For many young Catholics, leaving home for college means leaving a routine that was encouraged and nurtured by their parents. They suddenly become responsible for doing laundry, buying food and going to Mass on their own.
Oftentimes, these young Catholics go to public colleges where the Catholic faith and weekly Mass is not encouraged – and many times is opposed and challenged. In response to these problems, Catholic college groups minister and provide community to faithful students who are away from home and away from the religious routines that they had been practicing for the first two decades of their lives.
Mastodon Catholic primarily ministers to college-aged Catholics attending Purdue University Fort Wayne, and welcomes several others from the tri-campus area. Steven Dellinger assumed the top role in leadership for the group during the 2022-23 school year, and said that collegiate ministry at public universities helps students learn to practice their faith after moving out.
“I think one of the major factors is that people our age are really coming into their own with their faith, learning how to live out the Christian life outside their parents’ homes, and college is one of those first places that they’re really exercising that independence. So having a Catholic group not only offers them a sense of formation, but also a community that reaffirms their identity as Catholics so that they can begin to develop a sense of confidence in how they’re practicing their faith.”
Typically, Mastodon Catholic celebrates Mass on campus once each week, with opportunities available for the sacrament of reconciliation as well. After Mass, they build community at lunch. Every month, they host a bigger community-building event.
Dellinger is trying to expand the ministry’s offerings, which shrank due to COVID-19 restrictions. This expansion could include more focus and outreach to young adults who are living in student housing, exploring volunteer opportunities and hosting joint activities with other Christian groups on the PFW campus.
He added that it is more important than ever to help mothers in need in the wake of the recent overturning of Roe v. Wade, and that he hopes Mastodon Catholic will be able to organize volunteer activities aimed at helping pregnant women.
“Having a visible Catholic presence on campus witnesses to the importance of the Church in Catholic students’ lives and serves as a way to expose non-Catholics to our faith. Students trying to seek out the truth, or those of other Christian traditions looking for a fuller way to live out the Christian life, are able to find a community willing to walk alongside them.”
Indiana Institute of Technology in Fort Wayne hosts the group Catholic Warriors. Former group president AJ Smith says that it is important to have a Catholic group on campus for students to feel a sense of community and belonging because new college students may find it hard to fit in.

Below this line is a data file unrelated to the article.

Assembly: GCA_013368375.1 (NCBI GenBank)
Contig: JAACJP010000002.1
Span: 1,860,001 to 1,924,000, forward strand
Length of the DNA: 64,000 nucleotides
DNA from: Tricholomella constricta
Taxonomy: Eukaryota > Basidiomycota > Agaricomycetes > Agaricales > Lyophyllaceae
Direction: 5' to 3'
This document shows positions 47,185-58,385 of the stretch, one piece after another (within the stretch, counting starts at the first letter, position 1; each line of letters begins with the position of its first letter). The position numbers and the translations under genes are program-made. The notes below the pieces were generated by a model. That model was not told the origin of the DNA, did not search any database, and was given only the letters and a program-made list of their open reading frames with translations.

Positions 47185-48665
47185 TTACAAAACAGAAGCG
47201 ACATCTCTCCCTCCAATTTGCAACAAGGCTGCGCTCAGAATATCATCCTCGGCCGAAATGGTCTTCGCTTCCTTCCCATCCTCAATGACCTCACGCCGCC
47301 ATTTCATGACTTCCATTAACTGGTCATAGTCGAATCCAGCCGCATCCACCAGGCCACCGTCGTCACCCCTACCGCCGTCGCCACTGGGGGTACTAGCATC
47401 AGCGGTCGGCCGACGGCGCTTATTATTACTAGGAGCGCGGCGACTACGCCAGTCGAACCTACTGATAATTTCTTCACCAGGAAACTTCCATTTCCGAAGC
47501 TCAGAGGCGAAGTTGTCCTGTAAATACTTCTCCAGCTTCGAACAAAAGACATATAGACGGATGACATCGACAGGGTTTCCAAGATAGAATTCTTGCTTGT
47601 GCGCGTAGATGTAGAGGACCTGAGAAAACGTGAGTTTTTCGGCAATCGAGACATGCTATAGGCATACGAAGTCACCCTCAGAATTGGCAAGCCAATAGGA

“It was nice for me, especially as a Catholic all my life, to immediately have a group I could join and feel comfortable around, and who shared the same beliefs and values that I did.”
Like Mastodon Catholic, Catholic Warriors celebrate Mass weekly. They also host a regular Bible study and group lunches. In the past, Father Patrick Hake has invited the group to his rectory for a back to school event where they all hung out and played games together.
Smith added that many Catholics get to college and they stop practicing their faith, but the community that he found through Catholic Warriors helped him to persevere against that statistic.
“It helps you to find your place and fit in faster with people who you know are like you.”
The group Manchester Catholics serves students studying at Manchester University. Bridget Nash, a leader in the organization, says that until someone enters college, they’re still under their parents’ influence, but when they go to college, they begin to discover “what parts of yourself you want to own.”
She added that students on college campuses with Catholic ministries have “the option to remain steadfast in what they want” and praises the accountability aspect of the organization, which allows students to “be able to stay in touch with your faith and find other people with like minds. I think it allows them to have some kind of room for growth in that area so that way there’s always somewhere where they know they’re able to go.”
Manchester Catholics have, since 2019, been housed at a Newman Center building across from the campus.
“We have an upstairs chapel where Father Dennis [Di Benedetto], who is our chaplain, leads weekly Mass.”
Nash also says that the group is open to people who are not Catholic, and that many non-Catholics have participated in the organization’s events.
Newman Ministry reports that more than 80% of students stop practicing their faith in college. Freshmen entering collegiate life may be afraid of falling away from Catholicism as the overwhelming majority of their peers will, but these Catholic organizations aim to change that statistic and are there to help.
Through not only their consistency in making the sacraments available, but also their community-building activities and union with the greater Church, collegiate Catholic organizations offer a place of much-needed refuge during a time of great change in students’ lives.
The best news. Delivered to your inbox.
Subscribe to our mailing list today.